The Sang Bleu series created in a collaboration between Hublot and Maxime Plescia-Buchi is among the most refreshing, creative, and least legible watches of the new millennium. Frankly, it is epic, and although everyone would be late from everywhere, the world would be a better place if folks had one of these on. As challenging as it is from a taste and wearability aspect, I bet it is among those few watches that, if seen in the metal, could put a smile on the face of even the most conservative watch enthusiast. The latest addition to the line is called Hublot Spirit of Big Bang Sang Bleu Sapphire, and it absolutely delivers on that promise.

It is amusing to think that folks bend over backward when they see a Patek Philippe on a denim strap, or fitted with a dial with a surfer on it, while things like this Sang Bleu exist. As much as I appreciate a delicately hand-painted dial — a denim strap not so much — and historic brands’ concentrated efforts to nurture old crafts, the path of modern watchmaking is also forged by creations such as this Hublot Spirit of Big Bang Sang Bleu Sapphire.

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The original “Spirit of Big Bang” of 2014 was an eye-roll-inducing release from Hublot as it was considered by many to have played much too close an homage to Richard Mille in an effort to cater to those unwilling or unable to spend six-figure sums on a tonneau-cased RM. This has been rectified by the Spirit of Big Bang Sang Bleu, a watch that looks like nothing else. It builds on Plescia-Buchi’s trademark style established on the use of geometrical shapes, a bevy of lines, and tilted surfaces. Read this for an in-depth review of another Sang Bleu watch.

On the wrist, the Hublot Spirit Of Big Bang Sang Bleu Sapphire watch is an absolute blast and a source of infinite fascination. Sapphire-cased watches are their own peculiar kind of cool, anyway, but this is right up there with the most complicated in its design and execution. Hublot claims that the case of the Sang Bleu Sapphire takes 100 hours of work to produce, which goes to show how much manufacturing technologies have advanced since the first sapphire-cased watches emerged with claims (if nothing else) of 1,000-hour production times per unit.

The end result is nothing short of incredible, really. For whatever reason, Sang Bleu watches continue to rank among those rarified timepieces for which virtually no design compromises are apparent; instead, it is as though the finished product was exactly as it was originally conceived. Given the constraints that stem from the peculiarities of materials — sapphire, for example, is extremely fragile, and there are only so many ways and directions you can cut it and drill it before it cracks — and given the basic mechanical requirements of how movements, dials, hands, crowns, and pushers interact, it is difficult to find free-hand designs that do not appear to have been modified to incorporate these compromises.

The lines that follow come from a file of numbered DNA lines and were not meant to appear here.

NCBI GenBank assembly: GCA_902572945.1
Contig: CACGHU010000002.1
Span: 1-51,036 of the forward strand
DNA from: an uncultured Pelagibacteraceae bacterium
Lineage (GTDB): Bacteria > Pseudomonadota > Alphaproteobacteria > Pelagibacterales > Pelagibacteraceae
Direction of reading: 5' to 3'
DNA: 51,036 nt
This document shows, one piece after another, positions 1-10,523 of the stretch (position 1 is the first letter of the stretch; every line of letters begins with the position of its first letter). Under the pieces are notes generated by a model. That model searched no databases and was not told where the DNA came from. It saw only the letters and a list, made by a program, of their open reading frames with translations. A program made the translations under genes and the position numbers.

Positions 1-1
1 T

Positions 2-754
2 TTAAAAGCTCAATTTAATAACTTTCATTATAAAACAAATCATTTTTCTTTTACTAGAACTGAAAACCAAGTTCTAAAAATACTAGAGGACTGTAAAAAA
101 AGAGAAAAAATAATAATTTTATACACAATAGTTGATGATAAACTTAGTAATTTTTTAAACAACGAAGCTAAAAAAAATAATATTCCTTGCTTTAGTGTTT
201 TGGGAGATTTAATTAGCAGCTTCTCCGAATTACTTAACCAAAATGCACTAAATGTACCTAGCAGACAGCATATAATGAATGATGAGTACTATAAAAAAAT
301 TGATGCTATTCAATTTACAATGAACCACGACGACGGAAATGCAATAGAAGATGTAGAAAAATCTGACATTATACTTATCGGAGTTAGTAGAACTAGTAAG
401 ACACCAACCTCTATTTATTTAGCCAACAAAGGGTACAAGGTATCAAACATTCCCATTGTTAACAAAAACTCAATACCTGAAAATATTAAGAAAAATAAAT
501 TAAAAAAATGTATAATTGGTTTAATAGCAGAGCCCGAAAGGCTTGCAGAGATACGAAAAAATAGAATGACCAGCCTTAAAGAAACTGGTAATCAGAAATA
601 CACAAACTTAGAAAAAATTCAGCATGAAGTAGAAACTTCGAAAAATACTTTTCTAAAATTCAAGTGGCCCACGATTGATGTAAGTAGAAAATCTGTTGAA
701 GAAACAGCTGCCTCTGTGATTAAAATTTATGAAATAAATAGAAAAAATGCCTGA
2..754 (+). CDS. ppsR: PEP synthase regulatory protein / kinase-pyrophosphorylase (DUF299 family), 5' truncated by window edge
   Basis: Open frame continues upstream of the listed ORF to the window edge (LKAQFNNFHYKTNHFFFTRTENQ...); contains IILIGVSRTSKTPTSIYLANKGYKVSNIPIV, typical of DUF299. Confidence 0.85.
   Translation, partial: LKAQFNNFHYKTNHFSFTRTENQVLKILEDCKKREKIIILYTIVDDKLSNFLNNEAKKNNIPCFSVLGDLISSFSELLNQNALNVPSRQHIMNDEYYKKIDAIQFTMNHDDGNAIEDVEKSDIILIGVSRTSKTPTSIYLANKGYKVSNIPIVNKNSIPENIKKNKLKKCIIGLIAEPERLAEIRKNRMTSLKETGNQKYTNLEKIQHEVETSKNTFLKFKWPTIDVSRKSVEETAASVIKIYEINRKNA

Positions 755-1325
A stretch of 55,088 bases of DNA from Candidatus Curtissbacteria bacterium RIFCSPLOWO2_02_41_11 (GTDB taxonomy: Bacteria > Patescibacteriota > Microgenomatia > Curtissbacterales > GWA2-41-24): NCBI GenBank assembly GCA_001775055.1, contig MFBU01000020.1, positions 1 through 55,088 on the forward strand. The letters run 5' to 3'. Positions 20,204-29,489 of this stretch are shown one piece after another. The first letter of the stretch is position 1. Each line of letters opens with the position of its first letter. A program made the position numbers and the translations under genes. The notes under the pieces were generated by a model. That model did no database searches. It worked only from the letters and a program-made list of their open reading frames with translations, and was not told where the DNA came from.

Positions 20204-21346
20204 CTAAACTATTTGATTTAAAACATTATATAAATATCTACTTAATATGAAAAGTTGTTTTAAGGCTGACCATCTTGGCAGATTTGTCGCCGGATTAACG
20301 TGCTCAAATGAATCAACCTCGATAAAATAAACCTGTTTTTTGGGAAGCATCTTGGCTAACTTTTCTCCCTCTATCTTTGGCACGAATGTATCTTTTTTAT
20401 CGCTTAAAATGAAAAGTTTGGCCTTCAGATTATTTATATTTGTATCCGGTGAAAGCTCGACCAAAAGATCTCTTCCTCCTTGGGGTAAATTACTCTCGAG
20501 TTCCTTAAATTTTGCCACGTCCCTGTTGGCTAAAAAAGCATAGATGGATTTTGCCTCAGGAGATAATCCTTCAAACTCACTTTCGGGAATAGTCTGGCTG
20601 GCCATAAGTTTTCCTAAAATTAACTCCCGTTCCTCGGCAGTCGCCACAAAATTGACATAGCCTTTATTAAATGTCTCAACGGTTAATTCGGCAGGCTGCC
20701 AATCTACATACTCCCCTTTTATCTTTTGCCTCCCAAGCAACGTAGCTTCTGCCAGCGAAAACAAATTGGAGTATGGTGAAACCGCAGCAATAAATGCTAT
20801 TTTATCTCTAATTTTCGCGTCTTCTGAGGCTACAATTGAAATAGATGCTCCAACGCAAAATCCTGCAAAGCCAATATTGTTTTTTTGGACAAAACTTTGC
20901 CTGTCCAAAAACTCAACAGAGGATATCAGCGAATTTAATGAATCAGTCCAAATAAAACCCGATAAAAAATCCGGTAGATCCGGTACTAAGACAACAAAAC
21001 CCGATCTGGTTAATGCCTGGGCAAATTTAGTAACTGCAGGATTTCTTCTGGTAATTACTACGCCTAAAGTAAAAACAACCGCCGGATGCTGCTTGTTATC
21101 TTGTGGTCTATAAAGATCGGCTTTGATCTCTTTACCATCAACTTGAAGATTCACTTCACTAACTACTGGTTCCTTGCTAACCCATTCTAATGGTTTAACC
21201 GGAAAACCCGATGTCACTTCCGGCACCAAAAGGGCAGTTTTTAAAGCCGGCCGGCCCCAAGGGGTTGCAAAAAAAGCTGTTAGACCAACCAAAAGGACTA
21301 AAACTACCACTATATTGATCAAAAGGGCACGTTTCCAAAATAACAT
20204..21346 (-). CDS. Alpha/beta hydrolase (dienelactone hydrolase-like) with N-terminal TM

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Just look at the image above and discover the number of edges, angles, and facets added to just one corner of the case of the Hublot Spirit Of Big Bang Sang Bleu Sapphire watch. I am all but convinced that the overwhelming majority of watchmakers — even those handful already experienced in the world of sapphire-cased watches — would laugh at such a design if it were proposed to them, and I have yet to mention a case supplier’s reaction. There is nothing to this combination of design and material that should exist in the world of watches today. And yet, it does exist, and that achievement goes to Hublot.

The Hublot Spirit Of Big Bang Sang Bleu Sapphire watch measures 42mm wide, 15.70mm thick, and is rated water-resistant to 100 meters — which is utterly ridiculous for such a watch. The bezel, the middle case, and the caseback are all crafted from polished sapphire crystal that is virtually scratch-resistant — unless you go at it with a diamond. The pushers, the crown, the H-shaped screws, and the folding clasp are all cut out of titanium. Overall, the Sang Bleu Sapphire feels moderately light, soft, and very special on the wrist, even when matched with a rather stiff and not exactly beautiful semi-translucent rubber strap. Even Hublot’s “One-Click” strap quick-release buttons have been integrated into the case.

The dial, if we can call it that, features a wide ring that carries the hours and the date window, flanked by a transparent disc with the minute track. The hands are in trademark Sang Bleu style, with solid luminous areas designating the pointer parts of the hands. The time is set to roughly 10:08 on the images above — have fun trying to identify the hands. The chronograph hand has an equal-length counterweight, which adds to the organized madness of the dial, as do the sub-dial hands. The rest of the dial is non-existent, revealing bits of the movement. All this is covered by a faceted sapphire crystal front.

The Hublot Spirit of Big Bang Sang Bleu Sapphire watch is powered by the HUB4700 caliber, which is — get this — a modified El Primero from Zenith, Hublot’s sister brand within LVMH. The Hublot 4700 caliber operates at the El Primero’s trademark 5Hz frequency and has a 50-hour power reserve, replenished by a massive and largely symmetrical oscillating weight. The colorful history of El Primero just became that much more special with this rendition.

The Hublot Spirit of Big Bang Sang Bleu Sapphire watch is like no other, and it was nothing short of a thrill to see it hands-on at Watches & Wonders Geneva 2024. The Hublot Spirit of Big Bang Sang Bleu Sapphire watch is priced at $143,000 USD. You can learn more at the brand’s website.

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